With All the EV Madness, GM is Investing Nearly $1 Billion…In a New V8?

The good-old V8's not dead yet

(Images: General Motors)

Electrification may be ramping up, but that doesn’t mean the V8 is dead yet.

As automakers (including GM) pour billions upon billions into electrifying their lineups over the coming years, you’d be forgiven for thinking that the old internal combustion mills are living on borrowed time. That’s particularly true when at least every other story I cover here on TFLcar.com concerns EVs. But even as it readies cars like the Chevrolet Equinox EV, General Motors isn’t quite done with the good-old V8 just yet. In fact, it’s pouring a substantial sum into a brand new, sixth-generation small-block engine.

How much are they investing? GM announced Monday it’s investing $854 million, so we’re not talking about pocket change here.

Of that total, the lion’s share ($579 million) will go into the company’s Flint engine plant. That facility machines the engine blocks, cranks, heads and assembles the final engine. It will begin work on the plant immediately, but will continue to build the 3.0-liter LZ0 turbodiesel Duramax engine for its half-ton trucks in the meantime.

$216 million will go to GM’s Bay City, Michigan plant, which works on camshafts and connecting rods. It also works on machining blocks and heads. $47 million will go to Defiance, Ohio, which makes block castings. Finally, GM will put another $12 million into its Rochester, New York plant, which builds intake manifolds and fuel rails.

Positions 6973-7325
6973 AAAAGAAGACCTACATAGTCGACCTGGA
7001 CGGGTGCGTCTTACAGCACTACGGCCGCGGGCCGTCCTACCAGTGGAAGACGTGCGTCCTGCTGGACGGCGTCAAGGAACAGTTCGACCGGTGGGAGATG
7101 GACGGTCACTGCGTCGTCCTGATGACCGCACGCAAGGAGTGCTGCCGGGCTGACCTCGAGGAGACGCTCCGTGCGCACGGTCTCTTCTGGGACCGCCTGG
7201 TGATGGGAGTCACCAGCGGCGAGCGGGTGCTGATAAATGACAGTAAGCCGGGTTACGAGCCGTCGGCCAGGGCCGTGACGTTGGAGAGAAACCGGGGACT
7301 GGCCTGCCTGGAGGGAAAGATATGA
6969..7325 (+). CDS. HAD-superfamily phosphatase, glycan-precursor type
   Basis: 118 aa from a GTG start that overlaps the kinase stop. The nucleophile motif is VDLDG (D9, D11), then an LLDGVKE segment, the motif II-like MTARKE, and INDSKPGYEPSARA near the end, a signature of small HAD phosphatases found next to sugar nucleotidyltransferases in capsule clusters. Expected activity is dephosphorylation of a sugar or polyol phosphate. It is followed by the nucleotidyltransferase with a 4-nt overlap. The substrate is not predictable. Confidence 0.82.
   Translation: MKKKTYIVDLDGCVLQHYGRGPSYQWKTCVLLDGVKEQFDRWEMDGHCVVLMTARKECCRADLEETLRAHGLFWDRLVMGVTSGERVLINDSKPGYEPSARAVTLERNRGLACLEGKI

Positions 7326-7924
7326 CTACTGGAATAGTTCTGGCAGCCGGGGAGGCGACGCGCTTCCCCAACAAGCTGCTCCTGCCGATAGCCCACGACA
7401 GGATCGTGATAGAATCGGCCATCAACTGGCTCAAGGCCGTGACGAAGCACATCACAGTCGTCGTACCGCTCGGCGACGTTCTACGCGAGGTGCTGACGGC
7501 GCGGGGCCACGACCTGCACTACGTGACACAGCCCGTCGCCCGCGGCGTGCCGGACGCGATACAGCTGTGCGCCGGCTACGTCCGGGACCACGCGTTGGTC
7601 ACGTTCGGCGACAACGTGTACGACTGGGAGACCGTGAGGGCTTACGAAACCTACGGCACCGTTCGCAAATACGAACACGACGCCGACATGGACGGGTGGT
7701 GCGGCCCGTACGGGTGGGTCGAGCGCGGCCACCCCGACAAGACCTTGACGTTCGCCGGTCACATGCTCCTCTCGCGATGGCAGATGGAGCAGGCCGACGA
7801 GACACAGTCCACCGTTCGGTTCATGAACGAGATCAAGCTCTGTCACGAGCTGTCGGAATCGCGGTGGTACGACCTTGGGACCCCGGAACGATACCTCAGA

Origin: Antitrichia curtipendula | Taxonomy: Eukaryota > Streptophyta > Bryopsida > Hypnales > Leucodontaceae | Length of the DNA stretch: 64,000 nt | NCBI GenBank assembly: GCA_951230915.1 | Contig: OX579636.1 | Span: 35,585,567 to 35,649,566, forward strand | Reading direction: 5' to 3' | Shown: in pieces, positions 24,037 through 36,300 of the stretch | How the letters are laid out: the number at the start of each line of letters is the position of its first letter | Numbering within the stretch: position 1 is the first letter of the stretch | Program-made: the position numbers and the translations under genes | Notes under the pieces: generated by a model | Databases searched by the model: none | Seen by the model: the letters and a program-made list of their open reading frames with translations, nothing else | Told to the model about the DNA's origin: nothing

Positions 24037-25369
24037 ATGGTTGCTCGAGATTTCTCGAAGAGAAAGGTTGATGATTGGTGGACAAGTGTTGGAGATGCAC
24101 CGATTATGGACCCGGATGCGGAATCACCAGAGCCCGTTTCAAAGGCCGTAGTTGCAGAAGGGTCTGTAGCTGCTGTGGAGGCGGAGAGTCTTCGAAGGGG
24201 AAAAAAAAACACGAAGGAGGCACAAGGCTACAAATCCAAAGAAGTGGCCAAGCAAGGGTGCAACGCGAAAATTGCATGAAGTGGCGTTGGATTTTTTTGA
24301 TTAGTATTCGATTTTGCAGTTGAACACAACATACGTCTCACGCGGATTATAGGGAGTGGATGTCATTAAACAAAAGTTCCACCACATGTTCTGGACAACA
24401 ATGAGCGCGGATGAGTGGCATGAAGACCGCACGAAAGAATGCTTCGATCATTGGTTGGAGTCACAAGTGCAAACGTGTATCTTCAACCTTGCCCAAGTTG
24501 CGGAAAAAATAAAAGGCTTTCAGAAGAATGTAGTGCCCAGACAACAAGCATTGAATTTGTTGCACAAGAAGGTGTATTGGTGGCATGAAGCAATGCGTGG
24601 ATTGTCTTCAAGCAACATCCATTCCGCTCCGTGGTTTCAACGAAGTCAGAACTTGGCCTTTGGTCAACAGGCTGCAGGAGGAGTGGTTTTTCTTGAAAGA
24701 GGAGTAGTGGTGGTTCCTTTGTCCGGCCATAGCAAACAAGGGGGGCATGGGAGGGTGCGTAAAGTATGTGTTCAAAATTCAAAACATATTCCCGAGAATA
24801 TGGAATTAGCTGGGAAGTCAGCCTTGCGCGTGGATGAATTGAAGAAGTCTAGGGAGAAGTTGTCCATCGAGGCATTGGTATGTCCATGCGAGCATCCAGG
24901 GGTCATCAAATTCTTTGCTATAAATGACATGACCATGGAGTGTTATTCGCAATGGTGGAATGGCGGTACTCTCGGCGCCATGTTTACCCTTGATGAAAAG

2020 Chevrolet C8 Corvette Stingray

Exact details are light, but expect more updates soon.

Now, one potential caveat here is that the company only mentioned that the investment would bolster its full-size truck and SUV business. That makes a lot of sense, given the General’s market share in both areas. In fact, GM accounts for nearly two-thirds of the full-size SUV market by sales volume, thanks to a sizable range of models from the Chevy Tahoe through the Cadillac Escalade.

At the end of the day, though, we’re talking about the next small-block V8 here. It’s been a corporate staple (particularly within Chevrolet’s lineup) since 1954, and modern generations of the powerplant live in everything from the Tahoe to the brand-new Corvette.

I’ve honestly been wondering what will happen to the Camaro (as many have) for the past few years…and this gives me pause for thought. Again, nothing is official here, but if Ford’s sticking with a V8-powered Mustang for another generation, perhaps we’ll see some movement on a next-gen Camaro. At any rate, we likely won’t see a sixth-gen small-block in production for a couple years.

When it does arrive, I can’t help but think it will unequivocally be the last of GM’s gas burners. But frankly, at this point, who knows? Even the new Chevrolet Corvette E-Ray still uses a small-block V8 at its heart, not to mention the big SUVs mentioned earlier: